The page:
signifies any corrupt conduct, misfeasance, or neglect of duty on the part
of an ambassador; for which he was liable to be called to account and
prosecuted on his return home (Dem. F. L.
p. 430.278 f.; p.
342.4 f.; c. Mid.
p. 515.5). Ambassadors were usually elected
by the people in: assembly (C. I. A.
ii. No. 17, 50.72 ff.;
iv. No. 27 a, 50.45 ff.; Aeschin. F. L.
§ 18 f.,
etc.), on rare occasions by the senate (Heydemann, de
p. 37; cf. Dem. F. L.
At the time of the Peloponnesian war and before, only men above fifty years
of age were eligible as ambassadors (Plut. Per.
; C. I. A.
i. No. 40, 50.16; cf. Plat.
xii. p. 950 D); later on this restriction was removed,
for Demosthenes had not reached that age when he was sent to Philip in B.C.
346. Persons fit for the post (ἄξιοι
Aeschin. F. L.
§ 23; λέγειν δυνάμενοι,
§ 139) and personae
to the state to which the embassy was to be sent (l.c.
§ 138 f.; Thuc.
, etc.; usually the πρόξενοι,
Schubert, de prox. Attic.
p. 78) were
proposed by their friends (Aeschin. F. L.
§ 18) or
might even propose themselves (Din. c. Dem.
Lys. c. Agor.
§ 9). In most cases the ambassadors
received definite instructions (C. I. A.
i. No. 40, 50.16
ff.; Dem. F. L.
p. 352.37; p. 392.162; Aeschin. F.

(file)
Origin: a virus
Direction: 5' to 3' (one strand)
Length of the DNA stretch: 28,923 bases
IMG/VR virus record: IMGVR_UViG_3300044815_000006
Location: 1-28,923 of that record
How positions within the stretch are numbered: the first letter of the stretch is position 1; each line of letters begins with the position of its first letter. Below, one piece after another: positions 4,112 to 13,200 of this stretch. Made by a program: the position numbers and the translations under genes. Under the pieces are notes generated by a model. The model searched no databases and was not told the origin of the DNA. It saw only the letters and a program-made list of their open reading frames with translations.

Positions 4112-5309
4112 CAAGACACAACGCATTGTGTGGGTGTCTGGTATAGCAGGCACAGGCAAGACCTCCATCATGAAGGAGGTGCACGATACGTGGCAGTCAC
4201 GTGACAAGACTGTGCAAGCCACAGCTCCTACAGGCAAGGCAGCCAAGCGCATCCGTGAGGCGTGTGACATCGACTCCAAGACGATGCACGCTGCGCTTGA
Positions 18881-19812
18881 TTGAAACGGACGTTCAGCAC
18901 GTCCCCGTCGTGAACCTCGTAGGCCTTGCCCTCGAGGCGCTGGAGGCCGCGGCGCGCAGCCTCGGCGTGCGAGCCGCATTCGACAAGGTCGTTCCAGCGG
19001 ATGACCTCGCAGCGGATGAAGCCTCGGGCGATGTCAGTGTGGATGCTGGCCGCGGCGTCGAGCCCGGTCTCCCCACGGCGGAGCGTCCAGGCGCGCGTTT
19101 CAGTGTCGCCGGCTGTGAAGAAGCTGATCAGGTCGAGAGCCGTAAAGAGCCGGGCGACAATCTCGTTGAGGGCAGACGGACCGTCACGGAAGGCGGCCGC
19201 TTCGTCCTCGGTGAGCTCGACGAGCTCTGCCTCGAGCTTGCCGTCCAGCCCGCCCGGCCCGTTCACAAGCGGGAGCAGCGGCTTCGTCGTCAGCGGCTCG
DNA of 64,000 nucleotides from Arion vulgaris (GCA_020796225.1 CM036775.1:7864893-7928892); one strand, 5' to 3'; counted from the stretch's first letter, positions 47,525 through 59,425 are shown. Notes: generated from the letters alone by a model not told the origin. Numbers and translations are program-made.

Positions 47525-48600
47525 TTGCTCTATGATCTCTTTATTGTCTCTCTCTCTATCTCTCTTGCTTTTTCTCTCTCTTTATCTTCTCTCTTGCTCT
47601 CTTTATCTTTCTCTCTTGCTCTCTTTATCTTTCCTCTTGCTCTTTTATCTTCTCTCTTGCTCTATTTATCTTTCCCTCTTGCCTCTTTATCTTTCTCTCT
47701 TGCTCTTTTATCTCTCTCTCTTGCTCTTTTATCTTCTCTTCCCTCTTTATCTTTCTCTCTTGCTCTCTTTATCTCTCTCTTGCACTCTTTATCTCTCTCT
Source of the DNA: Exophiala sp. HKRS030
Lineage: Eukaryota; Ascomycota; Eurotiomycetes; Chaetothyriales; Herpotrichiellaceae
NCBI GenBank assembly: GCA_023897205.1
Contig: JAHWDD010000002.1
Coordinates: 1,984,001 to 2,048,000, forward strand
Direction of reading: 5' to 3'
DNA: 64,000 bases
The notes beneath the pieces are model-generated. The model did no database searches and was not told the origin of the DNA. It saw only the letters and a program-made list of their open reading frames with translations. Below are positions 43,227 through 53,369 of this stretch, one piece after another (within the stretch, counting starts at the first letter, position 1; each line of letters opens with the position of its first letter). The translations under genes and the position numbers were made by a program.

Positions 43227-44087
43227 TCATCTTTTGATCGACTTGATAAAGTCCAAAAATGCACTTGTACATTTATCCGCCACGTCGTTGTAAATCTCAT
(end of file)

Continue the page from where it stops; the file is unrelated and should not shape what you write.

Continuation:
§ 98, etc.); but sometimes this was, from the nature of
the case, not possible, and they had to act according to their own judgment.
Hence such instructions as Aeschin. F. L.
πράττειν δὲ τοὺς πρέσβεις καὶ ἄλλ᾽ ὅ τι
ἂν δύνωνται ἀγαθόν
: Cf. C. I. A.
17, 50.74, and as an instance of independent action on the part of
ambassadors may be cited the steps taken by Learchus and Ameiniades against
the Lacedaemonian envoys (Thuc. 2.67
Ambassadors who were empowered to make peace or conclude an alliance without
further reference to the popular assembly were called αὐτοκράτορες
(Andoc. de Pac.
αὐτοκράτορας γὰρ πεμφθῆναι εἰς Λακεδαίμονα
διὰ τοῦθ᾽, ἵνα μὴ πάλιν ἐπαναφέρωμεν,
with Thuc. 5.41
τέλος τι αὐτῶν ἔχειν, ἐς τὸ Ἄργος πρῶτον ἐπαναχωρήσαντας
αὐτοὺς δεῖξαι τῷ πλήθει, καὶ ἢν ἀρέσκοντα ᾖ, ἥκειν ἐς
τὰ Ὑακίνθια τοὺς ὅρκους ποιησομένους
); yet such
ambassadors had no power to settle the conditions on which peace was to be
made, etc., these having been determined upon before they were despatched.
Egger's definition (Mémoire histor. sur les
p. 8) is therefore too wide:
“Les ambassadeurs prenaient quelquefois le titre de
plénipotentiaires, quand on les dispensait formellement d'en
référ à leurs commettants pour la
conclusion du traité.” That the power of the πρέσβεις αὐτοκράτορες
was such as described
above is borne out, e. g. by Lysias' (c. Agor.
ff.) and Xenophon's (Hell.
2.2, 11 ff.) accounts of
Theramenes' embassy to Sparta. The Athenians had proposed to Agis to become
allies of Sparta, retaining their walls and the Peiraeus, and Agis referred